FROM Ken Stern
Truth, lies, the media and Donald Trump One lesson from Donald Trump's "upset" victory is that the mainstream media's "conventional wisdom" has lost its credibility. Trump was covered more as a celebrity than a real candidate — and he's still getting massive attention for tweets, even when they're not based on reality. But the media are now so diverse that it's hard to find any consensus on what's real and what's not. So, what's next for traditional journalism? We talk with reporters from inside and outside the bi-coastal "mainstream" bubble. How do you cover a President who has direct access to the American public?
The road to the White House: "Brass knuckles and back-alley brawls" Donald Trump's been sounding mellower lately, reading prepared speeches off a tele-prompter, but traditional GOP leaders are braced for what might come next. The campaign's latest CEO is Steve Bannon, who transformed the conservative website Breitbart by catering to the so-called "alt-right." That's the domain of white nationalism, misogynism, and anti-Semitism — anathema to mainstream Republicans. Breitbart has also published rumors about Hillary Clinton's health, adding false reports to the very real issues about e-mails, the Clinton Foundation — and trust.
Venezuela spirals into economic and political chaos Venezuela, a country whose potential for prosperity is unmatched, finds itself on the verge of civil war. What sustains the repressive government? With time running out, guest host León Krauze looks at what the international community can do to pull the country from the edge of collapse.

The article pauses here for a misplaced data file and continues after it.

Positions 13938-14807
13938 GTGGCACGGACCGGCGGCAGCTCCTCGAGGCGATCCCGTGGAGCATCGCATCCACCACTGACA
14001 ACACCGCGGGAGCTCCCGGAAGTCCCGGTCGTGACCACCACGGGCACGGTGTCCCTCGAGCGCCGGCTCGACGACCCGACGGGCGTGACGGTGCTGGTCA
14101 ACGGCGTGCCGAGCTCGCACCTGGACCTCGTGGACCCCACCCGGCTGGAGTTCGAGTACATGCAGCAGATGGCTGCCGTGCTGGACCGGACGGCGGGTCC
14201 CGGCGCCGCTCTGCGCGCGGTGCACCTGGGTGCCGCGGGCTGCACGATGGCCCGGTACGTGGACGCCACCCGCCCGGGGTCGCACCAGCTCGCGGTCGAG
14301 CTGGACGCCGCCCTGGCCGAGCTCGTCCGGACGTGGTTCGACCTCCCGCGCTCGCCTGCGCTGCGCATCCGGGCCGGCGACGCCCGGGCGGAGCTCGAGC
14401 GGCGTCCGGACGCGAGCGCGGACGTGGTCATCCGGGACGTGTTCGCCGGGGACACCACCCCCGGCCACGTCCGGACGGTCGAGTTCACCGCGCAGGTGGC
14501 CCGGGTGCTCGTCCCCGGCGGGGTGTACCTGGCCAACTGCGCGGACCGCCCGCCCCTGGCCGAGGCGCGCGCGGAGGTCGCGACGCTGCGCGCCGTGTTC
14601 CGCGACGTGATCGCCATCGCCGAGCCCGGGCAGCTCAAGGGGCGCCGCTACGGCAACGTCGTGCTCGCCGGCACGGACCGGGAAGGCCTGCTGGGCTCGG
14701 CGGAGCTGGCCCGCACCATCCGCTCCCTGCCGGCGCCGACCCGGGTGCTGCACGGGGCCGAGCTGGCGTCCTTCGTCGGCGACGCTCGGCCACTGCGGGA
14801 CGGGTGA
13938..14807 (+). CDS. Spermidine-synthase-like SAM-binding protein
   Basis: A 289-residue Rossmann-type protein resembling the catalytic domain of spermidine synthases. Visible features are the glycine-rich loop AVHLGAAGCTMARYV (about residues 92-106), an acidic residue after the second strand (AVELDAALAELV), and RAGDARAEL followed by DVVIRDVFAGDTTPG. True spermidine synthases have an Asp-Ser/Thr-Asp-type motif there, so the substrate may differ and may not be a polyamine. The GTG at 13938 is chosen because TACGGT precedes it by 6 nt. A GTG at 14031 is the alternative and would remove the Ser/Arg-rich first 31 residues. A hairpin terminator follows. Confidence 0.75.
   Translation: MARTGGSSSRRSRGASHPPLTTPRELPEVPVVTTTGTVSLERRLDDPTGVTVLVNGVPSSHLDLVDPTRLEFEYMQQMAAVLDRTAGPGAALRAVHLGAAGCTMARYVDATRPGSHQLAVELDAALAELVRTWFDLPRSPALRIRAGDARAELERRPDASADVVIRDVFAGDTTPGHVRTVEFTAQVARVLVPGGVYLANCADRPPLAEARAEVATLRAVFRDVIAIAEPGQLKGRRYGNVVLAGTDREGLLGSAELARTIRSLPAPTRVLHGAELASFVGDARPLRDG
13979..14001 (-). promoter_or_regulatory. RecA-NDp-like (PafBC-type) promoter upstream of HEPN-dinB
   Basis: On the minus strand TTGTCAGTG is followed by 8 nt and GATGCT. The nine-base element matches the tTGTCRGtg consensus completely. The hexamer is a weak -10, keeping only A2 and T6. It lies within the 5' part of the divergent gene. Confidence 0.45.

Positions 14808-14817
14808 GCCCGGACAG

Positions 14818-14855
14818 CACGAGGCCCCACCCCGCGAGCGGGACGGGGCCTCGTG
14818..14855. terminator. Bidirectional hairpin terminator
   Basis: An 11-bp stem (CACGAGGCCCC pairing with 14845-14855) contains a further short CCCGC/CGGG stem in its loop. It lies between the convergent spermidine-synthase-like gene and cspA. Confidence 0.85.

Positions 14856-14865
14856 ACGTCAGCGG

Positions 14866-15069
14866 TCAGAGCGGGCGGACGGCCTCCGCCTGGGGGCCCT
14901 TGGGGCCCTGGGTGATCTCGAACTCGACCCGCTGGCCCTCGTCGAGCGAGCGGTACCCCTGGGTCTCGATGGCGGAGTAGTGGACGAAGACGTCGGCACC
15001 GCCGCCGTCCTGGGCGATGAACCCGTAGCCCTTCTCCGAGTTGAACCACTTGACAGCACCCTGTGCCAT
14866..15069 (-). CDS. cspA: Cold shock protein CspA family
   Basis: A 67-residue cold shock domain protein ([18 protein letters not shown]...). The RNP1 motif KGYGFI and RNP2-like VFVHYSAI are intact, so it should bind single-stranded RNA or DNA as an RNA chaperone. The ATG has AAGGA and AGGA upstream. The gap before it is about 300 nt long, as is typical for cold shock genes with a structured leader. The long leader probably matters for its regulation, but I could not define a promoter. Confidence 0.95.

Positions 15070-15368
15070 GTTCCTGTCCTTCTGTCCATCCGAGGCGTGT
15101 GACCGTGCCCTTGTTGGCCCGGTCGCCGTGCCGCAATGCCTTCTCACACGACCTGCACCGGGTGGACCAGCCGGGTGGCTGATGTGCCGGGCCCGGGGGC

Trump's new look at civil rights and global warming President Trump is reportedly ready to pull the US out of the Paris Agreement on Climate Change. We look at the possible consequences. On the second half of the program, we hear about cuts in Obama-Era civil rights programs called for by the Trump Administration's first budget plan.
Human Rights in the era of Donald Trump President Trump’s UN Ambassador, Nikki Haley, said today the US might pull out of the United Nations’ Human Rights Council. Serious violators of human rights are members of the Council itself–and a US resignation could make things worse. Later on today’s show, now that he’s into his second term, comedian turned US Senator Al Franken is telling jokes again.
Trump plays scolder-in-chief with NATO allies At the opening of NATO’s dramatic new headquarters in Brussels today, President Trump acknowledged that Article 5 — promising that “an attack on one nation is an attack on all” -- has only been invoked one time: in the aftermath of September 11. But the President failed to provide what 27 other Alliance members have been waiting for: a re-commitment by America’s new leader to Article 5. Instead, they got a scolding.